Preparing for and overseeing a homeowner association's finances are perhaps the most important board responsibilities. It takes money and careful planning to maintain and preserve common area property. One of the best forecasting tools is a "reserve study", needed to identify common element components, their useful lives and cost of repair or replacement. Unlike the weather, this is one forecast that actually happens pretty much as predicted.
Reserve plans generally cover a 30 year projection period so that roofs, decks, fences and other long lived and expensive components can be included. They analyze several aspects of the components:
Physical Analysis. A site inspection evaluates the current condition of each reserve component with the goal of determining it's a) remaining useful life and b) useful life when new. (If the construction is new, both a) and b) will be the same.) The inspection may also reveal improper construction or material which the board should consider correcting sooner (if structural failure, dryrot, etc. is indicated) or later if improved materials and designs are now available and it just makes sense to upgrade.
Financial Analysis. The financial analysis includes taking into account what the HOA currently has in its reserve fund, how much it will cost to fund future repairs and replacements, current rate of area inflation and rate of return on invested reserve funds. The term "Percent Funded" is an important indicator and it works like this: Each reserve component has an ideal amount that should be set aside each year to be 100 percent Percent Funded.
For example, if a roof has a 20 year life and costs $200,000 to install, $10,000 ($200,000 ÷ 20 years) should be reserved each year to be 100 percent Funded. So, in the roof's third year of life, $30,000 should be in reserve. If, say, only $15,000 of that $30,000 is reserved, the roof is only 50 percent Funded at that point in time. Repeating this exercise for all the reserve components will produce an overall Percent Funded.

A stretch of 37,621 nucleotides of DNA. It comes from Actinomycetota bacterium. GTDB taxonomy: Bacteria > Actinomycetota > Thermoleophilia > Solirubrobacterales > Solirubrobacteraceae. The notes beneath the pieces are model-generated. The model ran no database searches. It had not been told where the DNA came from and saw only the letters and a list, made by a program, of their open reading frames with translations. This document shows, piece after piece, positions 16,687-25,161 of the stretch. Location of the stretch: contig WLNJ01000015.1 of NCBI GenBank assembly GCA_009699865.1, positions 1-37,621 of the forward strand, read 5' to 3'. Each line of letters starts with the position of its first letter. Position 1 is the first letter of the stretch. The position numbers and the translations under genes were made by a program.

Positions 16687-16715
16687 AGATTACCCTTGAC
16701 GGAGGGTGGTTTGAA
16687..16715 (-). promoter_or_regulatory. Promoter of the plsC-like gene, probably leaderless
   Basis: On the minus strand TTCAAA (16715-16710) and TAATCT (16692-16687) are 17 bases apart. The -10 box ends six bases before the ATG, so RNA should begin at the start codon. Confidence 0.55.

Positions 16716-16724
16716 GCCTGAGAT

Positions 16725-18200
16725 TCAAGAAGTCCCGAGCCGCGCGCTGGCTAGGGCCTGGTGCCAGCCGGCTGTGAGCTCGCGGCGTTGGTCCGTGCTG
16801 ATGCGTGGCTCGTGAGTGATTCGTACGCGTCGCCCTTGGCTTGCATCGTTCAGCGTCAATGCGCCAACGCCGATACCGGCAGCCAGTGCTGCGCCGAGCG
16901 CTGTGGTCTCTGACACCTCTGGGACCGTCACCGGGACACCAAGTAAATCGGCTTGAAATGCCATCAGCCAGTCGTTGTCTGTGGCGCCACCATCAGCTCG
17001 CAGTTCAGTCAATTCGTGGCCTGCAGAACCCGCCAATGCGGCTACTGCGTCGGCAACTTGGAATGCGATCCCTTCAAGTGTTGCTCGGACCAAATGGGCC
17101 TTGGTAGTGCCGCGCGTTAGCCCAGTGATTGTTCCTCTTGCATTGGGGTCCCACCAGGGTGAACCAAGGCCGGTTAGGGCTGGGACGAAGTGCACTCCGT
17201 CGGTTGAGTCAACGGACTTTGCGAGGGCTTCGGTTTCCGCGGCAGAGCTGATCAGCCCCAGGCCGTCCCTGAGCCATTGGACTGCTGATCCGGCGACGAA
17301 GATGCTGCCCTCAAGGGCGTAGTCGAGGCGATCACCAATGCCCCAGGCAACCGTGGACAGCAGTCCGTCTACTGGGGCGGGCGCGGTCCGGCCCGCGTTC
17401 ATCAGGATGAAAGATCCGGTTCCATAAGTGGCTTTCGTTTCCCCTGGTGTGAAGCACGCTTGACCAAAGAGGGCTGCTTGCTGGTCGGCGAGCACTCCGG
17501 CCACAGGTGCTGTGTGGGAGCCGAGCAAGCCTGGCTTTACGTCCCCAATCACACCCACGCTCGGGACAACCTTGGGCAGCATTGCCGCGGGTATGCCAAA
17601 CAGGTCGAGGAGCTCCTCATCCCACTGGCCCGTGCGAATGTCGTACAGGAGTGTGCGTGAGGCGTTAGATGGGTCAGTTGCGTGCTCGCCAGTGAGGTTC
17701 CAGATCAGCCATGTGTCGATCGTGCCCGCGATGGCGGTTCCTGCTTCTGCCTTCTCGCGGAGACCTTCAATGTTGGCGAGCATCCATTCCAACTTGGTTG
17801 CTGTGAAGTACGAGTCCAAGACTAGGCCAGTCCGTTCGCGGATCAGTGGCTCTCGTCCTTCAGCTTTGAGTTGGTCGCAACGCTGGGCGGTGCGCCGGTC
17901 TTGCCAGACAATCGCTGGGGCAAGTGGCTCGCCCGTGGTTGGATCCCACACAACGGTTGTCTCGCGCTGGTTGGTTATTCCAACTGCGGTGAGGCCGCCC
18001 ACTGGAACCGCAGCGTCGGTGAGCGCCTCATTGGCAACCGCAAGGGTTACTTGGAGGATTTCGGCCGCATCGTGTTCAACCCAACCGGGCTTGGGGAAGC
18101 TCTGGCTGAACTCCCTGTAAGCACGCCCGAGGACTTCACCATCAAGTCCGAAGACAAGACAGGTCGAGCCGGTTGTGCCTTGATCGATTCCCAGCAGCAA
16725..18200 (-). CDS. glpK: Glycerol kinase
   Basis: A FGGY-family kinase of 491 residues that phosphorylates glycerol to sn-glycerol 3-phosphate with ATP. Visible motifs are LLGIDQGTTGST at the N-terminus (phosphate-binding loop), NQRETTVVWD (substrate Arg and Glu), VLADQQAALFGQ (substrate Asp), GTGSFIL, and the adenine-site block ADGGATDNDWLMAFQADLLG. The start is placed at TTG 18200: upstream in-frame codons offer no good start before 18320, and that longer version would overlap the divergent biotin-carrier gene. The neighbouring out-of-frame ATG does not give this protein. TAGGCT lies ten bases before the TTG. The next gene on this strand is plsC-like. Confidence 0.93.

The value of being 100 percent Funded is that there will be no need for special assessments in the future. The 100 percent Funded approach is fair to all members along the 30 year time line since all are paying their full share as years pass. If the reserve plan indicates the HOA is less than 100 percent Funded, a contribution plan can increase that level toward 100 percent over a period of years to close the gap.
Reserve Fund Investing. One great part of the Financial Analysis is that the board has a clear picture of when reserve funds will need to be spent. This permits an investment strategy to generate interest income. The better job the board does on investments, the less money needs to be contributed by the members. Since there are a variety of investment options available, the board should typically look for the highest returns on Certificates of Deposits which exceed the current rate of inflation. Money market and savings accounts typically yield far less than the rate of inflation so reserve funds will actually lose value. The importance of getting the highest (yet safe) yields cannot be understated. Interest revenues can yield tens or hundreds of thousands of dollars over a period of 30 years.
Answer the Nay Sayers. Some members are reluctant to contribute to reserve funds because they feel that reserves will benefit future owners which may not include them. In reality, a properly and consistently funded reserve plan fairly divides costs up in proportion to the benefit received. If reserves are collected monthly, for example, each owner pays for only the actual benefit received for that month. While the reserve money may not be spent for years in the future, those paying in get exactly what they paid for, no more, no less.
Be Lender Friendly. Mortgage lenders are paying closer attention to the signs of a well managed HOA when they qualify buyers for loans. The reserve study is routinely found on lender information request forms. Lenders know that the better the HOA's planning is, the more secure their collateral will be.
Be Buyer Friendly. Most home buyers are stretched to the limit on home purchases. The last thing they need is a special assessment to complicate their finances. With a proper reserve plan, large expenses can be anticipated and funded years ahead of time. When the board advises all owners the plan, surprises and special assessments are eliminated. It just makes sense that homes in HOAs that are well managed sell for more and faster.
Update Your Forecast Yearly. The key to keeping a 30 year forecast accurate is by making small course corrections along the way. Reserve plans need to be reviewed each year and adjusted as needed. Even if no reserve related work is done, the rate of inflation, return on invested reserves and Starting Balance in reserves changes each year. Each of these variances has a significant impact on the projections.
There is a great future in forecasting. Don't let your future become your past.
For more on reserve planning, Reserve Planning and apra-usa.com.